Customized Soil Sampling


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Recap: Customized Soil Sampling


Harold Lambert
Lambert Agricultural Consulting, Inc.
Ventress, La.

As cotton harvest winds down, or even before then, I try to begin thinking about the next year’s crop. My clients are much better at this than I am, and since they are strongly devoted to crop rotation, I usually get a tentative crop mix and field plan from them early in the fall.

If possible, I usually do soil fertility and nematode sampling in the fall, giving priority to fields or situations where I have observed or suspected a soil fertility or nematode issue during the previous growing season. Almost by default, most of my attention is on the lighter textured soils. Root-knot nematode is an increasing problem in my area, and we have had to adjust our choice of in-furrow at planting material to protect cotton yield potential.

Regarding fertility, our light, sandy fields or areas within larger fields warrant extra sampling as we struggle with the effects of low organic matter. Rotation and minimum tillage have helped, but we wish we were closer to a source of poultry manure as it could probably be a benefit to some of our problem spots. In general, our very productive light soils will commonly show a need for sulfur, zinc and, occasionally, boron.

Phosphorus and potassium fertilizer rates are also determined by analyses, but I have found that consistently high-yielding fields share a common trait: they soil test high in phosphorus. So, for fields with excellent yield histories that are low in cation exchange and organic matter, I try to be mindful of removal rates when making rate recommendations in order to keep such fields high-producing. Lastly, liming is a reality for us (as per soil test), and I have found that the corn/wheat-soybean/cotton rotation will hasten the need for lime on our light and mixed soils.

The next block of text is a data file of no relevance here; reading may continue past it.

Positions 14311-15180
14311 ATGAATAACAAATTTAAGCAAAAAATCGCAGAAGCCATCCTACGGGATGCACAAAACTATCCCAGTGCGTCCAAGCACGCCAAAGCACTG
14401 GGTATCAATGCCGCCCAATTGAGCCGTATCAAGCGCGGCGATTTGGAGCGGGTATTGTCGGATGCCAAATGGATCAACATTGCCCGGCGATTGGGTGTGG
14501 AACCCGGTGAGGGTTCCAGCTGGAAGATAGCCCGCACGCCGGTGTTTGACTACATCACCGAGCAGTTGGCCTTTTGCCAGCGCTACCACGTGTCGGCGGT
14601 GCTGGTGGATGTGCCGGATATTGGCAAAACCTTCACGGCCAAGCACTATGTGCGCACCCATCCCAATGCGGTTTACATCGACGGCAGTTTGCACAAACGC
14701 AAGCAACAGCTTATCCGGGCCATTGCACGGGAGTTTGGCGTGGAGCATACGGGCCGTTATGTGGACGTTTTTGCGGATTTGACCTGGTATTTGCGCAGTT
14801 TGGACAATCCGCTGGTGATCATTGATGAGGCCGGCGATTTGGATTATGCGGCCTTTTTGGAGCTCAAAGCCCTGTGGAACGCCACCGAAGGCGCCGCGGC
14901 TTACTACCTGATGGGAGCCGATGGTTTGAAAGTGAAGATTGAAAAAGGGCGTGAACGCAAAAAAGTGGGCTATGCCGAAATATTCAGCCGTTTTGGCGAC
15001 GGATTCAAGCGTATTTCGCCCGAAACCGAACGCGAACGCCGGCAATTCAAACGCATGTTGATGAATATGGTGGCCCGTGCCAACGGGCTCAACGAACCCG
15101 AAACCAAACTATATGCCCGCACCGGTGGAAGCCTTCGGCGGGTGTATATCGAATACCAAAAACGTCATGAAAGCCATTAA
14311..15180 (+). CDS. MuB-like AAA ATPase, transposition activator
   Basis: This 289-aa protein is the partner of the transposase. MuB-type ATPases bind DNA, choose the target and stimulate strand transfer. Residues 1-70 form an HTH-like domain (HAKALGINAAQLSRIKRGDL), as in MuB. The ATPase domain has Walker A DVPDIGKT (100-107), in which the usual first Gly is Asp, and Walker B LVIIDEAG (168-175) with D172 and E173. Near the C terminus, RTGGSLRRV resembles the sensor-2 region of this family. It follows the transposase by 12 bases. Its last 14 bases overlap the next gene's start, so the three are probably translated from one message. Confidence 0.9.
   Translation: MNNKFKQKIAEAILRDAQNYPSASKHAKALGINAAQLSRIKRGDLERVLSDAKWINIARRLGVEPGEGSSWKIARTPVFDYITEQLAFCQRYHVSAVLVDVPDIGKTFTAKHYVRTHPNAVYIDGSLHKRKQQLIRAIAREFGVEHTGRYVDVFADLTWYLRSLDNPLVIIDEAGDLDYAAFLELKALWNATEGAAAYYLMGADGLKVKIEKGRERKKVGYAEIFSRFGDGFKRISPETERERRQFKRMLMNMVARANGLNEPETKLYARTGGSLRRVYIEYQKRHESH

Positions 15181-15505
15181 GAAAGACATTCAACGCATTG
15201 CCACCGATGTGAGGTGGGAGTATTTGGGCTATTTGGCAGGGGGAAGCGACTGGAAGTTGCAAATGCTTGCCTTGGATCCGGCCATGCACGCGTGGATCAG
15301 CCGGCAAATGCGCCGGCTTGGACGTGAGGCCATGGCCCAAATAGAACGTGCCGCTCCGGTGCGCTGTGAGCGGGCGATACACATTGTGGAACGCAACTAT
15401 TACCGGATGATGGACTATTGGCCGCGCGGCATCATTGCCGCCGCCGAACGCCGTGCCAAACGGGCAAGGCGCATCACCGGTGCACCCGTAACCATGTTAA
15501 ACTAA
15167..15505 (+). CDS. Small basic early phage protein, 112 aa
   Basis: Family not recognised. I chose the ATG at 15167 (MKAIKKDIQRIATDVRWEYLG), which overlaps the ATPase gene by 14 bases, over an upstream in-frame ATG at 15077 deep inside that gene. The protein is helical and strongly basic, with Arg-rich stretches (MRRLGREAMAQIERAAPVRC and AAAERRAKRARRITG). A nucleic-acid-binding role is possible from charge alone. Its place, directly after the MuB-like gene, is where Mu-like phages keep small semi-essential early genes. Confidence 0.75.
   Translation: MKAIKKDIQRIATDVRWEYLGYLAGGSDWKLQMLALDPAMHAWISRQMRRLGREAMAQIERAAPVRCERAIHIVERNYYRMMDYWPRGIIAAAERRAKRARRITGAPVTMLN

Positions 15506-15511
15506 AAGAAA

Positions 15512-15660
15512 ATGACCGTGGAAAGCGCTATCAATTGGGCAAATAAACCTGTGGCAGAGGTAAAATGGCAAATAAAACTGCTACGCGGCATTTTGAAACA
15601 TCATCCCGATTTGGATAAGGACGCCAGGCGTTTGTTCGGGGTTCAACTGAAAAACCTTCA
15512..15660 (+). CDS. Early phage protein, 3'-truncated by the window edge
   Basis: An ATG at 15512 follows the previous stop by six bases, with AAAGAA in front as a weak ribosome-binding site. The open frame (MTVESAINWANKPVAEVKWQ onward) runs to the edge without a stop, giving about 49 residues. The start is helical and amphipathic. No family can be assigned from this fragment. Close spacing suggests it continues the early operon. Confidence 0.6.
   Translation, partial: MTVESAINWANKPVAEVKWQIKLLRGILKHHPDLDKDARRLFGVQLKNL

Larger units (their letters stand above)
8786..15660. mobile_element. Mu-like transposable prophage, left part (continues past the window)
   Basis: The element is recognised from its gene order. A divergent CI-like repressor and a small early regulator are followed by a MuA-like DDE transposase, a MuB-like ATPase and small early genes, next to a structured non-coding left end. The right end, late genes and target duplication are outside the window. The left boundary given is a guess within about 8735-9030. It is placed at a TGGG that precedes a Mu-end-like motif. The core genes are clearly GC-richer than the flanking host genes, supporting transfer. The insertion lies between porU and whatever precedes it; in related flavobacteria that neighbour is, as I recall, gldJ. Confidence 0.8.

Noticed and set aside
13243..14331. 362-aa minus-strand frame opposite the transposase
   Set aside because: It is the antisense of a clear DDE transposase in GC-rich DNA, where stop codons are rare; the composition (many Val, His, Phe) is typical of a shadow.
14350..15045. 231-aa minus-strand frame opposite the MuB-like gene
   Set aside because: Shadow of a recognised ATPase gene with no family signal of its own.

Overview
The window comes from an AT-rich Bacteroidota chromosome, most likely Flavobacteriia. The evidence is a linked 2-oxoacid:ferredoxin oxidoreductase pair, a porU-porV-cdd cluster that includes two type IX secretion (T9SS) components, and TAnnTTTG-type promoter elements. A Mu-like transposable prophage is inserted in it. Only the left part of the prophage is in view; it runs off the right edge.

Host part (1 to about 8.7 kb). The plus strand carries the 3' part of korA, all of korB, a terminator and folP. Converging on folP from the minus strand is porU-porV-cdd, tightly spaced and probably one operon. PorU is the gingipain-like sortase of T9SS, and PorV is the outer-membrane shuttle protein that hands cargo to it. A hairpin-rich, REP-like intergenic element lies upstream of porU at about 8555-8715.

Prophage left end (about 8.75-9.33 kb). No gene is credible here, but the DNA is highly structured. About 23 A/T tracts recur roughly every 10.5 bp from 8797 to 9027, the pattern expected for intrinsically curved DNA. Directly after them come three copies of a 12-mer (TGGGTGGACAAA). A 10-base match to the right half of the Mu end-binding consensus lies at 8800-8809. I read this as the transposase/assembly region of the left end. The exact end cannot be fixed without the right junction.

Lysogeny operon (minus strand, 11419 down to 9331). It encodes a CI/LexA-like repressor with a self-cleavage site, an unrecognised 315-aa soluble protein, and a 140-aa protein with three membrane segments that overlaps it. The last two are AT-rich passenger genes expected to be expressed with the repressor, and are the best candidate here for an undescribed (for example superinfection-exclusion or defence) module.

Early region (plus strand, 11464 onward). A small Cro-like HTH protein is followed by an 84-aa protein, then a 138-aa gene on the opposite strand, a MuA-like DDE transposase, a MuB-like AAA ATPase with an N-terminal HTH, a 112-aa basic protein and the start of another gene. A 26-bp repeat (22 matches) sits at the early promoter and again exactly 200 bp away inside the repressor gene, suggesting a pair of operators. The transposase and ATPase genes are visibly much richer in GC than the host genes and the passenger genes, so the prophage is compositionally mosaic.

We have done some soil EC mapping (with my Veris cart) here in the past and have found that appropriate and beneficial use of such technology is possible in certain situations where there is sufficient soil variability to justify one of the following: 1. Variable rate (VR) nitrogen for cotton using the deep soil EC in order to avoid over applying nitrogen and the problems that causes, 2. VR-Telone applications where nematode levels and damage potential vary according to soil texture – both shallow and deep – and 3. Soil texture variability triggers the need for varying lime rates across a field, but this level of variability is fairly rare.



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